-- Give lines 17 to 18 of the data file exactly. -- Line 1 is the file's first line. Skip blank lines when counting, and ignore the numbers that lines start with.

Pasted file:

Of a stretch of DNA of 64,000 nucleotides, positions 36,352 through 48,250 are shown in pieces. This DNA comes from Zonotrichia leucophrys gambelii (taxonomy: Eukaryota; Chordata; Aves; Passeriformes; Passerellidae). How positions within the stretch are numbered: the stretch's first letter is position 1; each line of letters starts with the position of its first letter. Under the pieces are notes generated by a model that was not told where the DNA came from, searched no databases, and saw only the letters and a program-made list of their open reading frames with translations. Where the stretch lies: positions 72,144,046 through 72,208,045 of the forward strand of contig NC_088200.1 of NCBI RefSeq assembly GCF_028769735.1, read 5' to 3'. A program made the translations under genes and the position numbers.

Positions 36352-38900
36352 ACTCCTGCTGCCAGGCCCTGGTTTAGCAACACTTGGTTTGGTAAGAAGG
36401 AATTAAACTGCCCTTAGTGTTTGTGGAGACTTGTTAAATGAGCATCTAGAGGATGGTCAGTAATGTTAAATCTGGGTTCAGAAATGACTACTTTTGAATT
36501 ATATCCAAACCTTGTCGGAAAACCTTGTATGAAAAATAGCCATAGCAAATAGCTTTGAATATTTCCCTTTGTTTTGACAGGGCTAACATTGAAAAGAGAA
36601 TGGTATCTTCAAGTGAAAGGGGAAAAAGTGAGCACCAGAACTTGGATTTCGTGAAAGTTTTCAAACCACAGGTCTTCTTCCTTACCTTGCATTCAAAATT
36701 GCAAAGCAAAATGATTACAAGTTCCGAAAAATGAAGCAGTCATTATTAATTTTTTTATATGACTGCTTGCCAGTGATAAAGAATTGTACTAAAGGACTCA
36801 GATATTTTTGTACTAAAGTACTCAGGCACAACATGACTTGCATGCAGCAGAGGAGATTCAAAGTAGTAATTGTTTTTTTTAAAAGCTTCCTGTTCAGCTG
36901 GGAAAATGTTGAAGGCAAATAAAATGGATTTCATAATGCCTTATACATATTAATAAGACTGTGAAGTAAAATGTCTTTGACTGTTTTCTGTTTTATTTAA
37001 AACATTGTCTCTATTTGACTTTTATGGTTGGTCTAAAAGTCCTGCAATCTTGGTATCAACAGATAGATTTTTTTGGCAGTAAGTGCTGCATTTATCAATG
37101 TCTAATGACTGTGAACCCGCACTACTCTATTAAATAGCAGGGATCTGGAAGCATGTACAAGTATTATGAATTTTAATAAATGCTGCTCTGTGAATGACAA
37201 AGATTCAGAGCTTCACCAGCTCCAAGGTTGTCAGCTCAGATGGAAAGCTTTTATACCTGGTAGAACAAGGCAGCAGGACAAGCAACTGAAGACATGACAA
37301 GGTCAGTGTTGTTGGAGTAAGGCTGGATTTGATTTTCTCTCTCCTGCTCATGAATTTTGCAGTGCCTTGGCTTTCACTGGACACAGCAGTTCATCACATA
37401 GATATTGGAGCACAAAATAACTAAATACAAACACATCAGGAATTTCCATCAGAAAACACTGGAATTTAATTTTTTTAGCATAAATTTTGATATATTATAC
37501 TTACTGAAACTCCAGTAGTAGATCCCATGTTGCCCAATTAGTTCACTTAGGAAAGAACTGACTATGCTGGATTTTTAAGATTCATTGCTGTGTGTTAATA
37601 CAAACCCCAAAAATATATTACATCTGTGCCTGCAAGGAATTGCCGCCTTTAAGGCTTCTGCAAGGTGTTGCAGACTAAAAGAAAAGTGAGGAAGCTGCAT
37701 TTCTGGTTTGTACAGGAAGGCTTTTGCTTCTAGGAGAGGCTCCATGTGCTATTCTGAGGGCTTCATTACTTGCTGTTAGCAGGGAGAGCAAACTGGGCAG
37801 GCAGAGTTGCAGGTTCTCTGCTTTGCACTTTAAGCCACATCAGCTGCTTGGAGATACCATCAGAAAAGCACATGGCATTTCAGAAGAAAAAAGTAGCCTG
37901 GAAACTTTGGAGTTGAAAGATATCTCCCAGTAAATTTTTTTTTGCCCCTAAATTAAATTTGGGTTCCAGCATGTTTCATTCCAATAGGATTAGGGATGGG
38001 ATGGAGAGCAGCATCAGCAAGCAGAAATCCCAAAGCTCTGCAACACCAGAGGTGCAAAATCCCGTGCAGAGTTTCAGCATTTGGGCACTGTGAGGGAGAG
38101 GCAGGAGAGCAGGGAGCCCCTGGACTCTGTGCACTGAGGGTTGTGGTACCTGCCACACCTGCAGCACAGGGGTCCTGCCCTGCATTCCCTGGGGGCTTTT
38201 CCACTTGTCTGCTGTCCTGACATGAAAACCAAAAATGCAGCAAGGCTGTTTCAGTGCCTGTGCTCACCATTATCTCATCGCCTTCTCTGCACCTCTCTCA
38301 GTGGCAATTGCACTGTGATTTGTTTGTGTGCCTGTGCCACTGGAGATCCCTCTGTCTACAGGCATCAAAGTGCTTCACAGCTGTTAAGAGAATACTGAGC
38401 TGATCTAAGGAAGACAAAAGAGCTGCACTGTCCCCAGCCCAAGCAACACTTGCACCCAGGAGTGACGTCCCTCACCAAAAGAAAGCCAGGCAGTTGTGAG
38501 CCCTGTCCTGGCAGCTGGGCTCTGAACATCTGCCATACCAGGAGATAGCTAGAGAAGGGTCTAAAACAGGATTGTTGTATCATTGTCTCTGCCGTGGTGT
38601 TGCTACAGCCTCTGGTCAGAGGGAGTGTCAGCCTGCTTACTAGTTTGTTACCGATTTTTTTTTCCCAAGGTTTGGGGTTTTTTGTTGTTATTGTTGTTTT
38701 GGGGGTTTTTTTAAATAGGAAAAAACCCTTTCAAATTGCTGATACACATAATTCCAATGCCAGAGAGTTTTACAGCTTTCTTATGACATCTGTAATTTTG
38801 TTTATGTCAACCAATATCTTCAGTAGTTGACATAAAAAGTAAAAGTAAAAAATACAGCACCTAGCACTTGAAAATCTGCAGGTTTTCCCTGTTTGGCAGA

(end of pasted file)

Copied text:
37701 TTCTGGTTTGTACAGGAAGGCTTTTGCTTCTAGGAGAGGCTCCATGTGCTATTCTGAGGGCTTCATTACTTGCTGTTAGCAGGGAGAGCAAACTGGGCAG
37801 GCAGAGTTGCAGGTTCTCTGCTTTGCACTTTAAGCCACATCAGCTGCTTGGAGATACCATCAGAAAAGCACATGGCATTTCAGAAGAAAAAAGTAGCCTG